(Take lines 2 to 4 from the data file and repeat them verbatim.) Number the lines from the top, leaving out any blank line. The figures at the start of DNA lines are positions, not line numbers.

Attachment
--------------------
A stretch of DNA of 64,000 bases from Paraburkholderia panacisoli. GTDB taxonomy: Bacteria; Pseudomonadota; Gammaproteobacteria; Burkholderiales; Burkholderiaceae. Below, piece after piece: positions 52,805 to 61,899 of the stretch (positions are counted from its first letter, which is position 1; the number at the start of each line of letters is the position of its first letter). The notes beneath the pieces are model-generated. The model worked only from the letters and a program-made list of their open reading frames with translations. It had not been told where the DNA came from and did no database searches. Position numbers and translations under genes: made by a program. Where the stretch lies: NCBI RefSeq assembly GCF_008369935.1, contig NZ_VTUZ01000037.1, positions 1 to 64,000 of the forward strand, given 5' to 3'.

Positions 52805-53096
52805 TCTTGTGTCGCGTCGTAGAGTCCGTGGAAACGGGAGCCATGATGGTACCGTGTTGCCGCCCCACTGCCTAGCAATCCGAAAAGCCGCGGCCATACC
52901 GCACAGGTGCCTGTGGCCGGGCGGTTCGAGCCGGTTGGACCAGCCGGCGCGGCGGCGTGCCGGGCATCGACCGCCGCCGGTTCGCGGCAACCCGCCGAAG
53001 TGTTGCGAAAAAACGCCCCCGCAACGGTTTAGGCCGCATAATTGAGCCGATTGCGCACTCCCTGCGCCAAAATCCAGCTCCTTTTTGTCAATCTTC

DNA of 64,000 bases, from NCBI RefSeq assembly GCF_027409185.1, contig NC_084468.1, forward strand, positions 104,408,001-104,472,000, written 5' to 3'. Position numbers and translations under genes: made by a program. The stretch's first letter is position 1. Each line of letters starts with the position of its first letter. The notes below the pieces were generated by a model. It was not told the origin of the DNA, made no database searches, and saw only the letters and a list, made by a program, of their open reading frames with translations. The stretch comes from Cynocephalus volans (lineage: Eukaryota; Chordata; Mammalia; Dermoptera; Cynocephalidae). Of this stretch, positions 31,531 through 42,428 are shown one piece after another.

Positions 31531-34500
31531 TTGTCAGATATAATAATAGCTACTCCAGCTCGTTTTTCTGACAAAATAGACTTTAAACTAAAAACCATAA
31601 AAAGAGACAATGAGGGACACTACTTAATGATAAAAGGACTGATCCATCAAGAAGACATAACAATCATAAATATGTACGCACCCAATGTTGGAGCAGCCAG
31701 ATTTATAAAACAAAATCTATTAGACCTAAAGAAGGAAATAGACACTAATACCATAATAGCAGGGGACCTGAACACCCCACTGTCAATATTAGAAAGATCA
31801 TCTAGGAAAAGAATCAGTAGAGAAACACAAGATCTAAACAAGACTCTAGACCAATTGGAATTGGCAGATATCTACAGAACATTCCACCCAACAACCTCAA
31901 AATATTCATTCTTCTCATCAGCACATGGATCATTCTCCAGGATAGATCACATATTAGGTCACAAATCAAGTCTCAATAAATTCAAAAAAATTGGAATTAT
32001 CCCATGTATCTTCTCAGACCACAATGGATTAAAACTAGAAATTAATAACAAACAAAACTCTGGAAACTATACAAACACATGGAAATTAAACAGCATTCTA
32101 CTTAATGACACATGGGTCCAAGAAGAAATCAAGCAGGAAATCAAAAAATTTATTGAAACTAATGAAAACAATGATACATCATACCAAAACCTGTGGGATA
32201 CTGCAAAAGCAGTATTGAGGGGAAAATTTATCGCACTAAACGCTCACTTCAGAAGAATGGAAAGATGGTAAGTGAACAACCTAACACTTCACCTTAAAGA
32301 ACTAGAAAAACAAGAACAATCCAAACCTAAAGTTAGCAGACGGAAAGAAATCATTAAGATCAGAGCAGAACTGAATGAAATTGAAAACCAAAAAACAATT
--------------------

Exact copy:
Positions 52805-53096
52805 TCTTGTGTCGCGTCGTAGAGTCCGTGGAAACGGGAGCCATGATGGTACCGTGTTGCCGCCCCACTGCCTAGCAATCCGAAAAGCCGCGGCCATACC
52901 GCACAGGTGCCTGTGGCCGGGCGGTTCGAGCCGGTTGGACCAGCCGGCGCGGCGGCGTGCCGGGCATCGACCGCCGCCGGTTCGCGGCAACCCGCCGAAG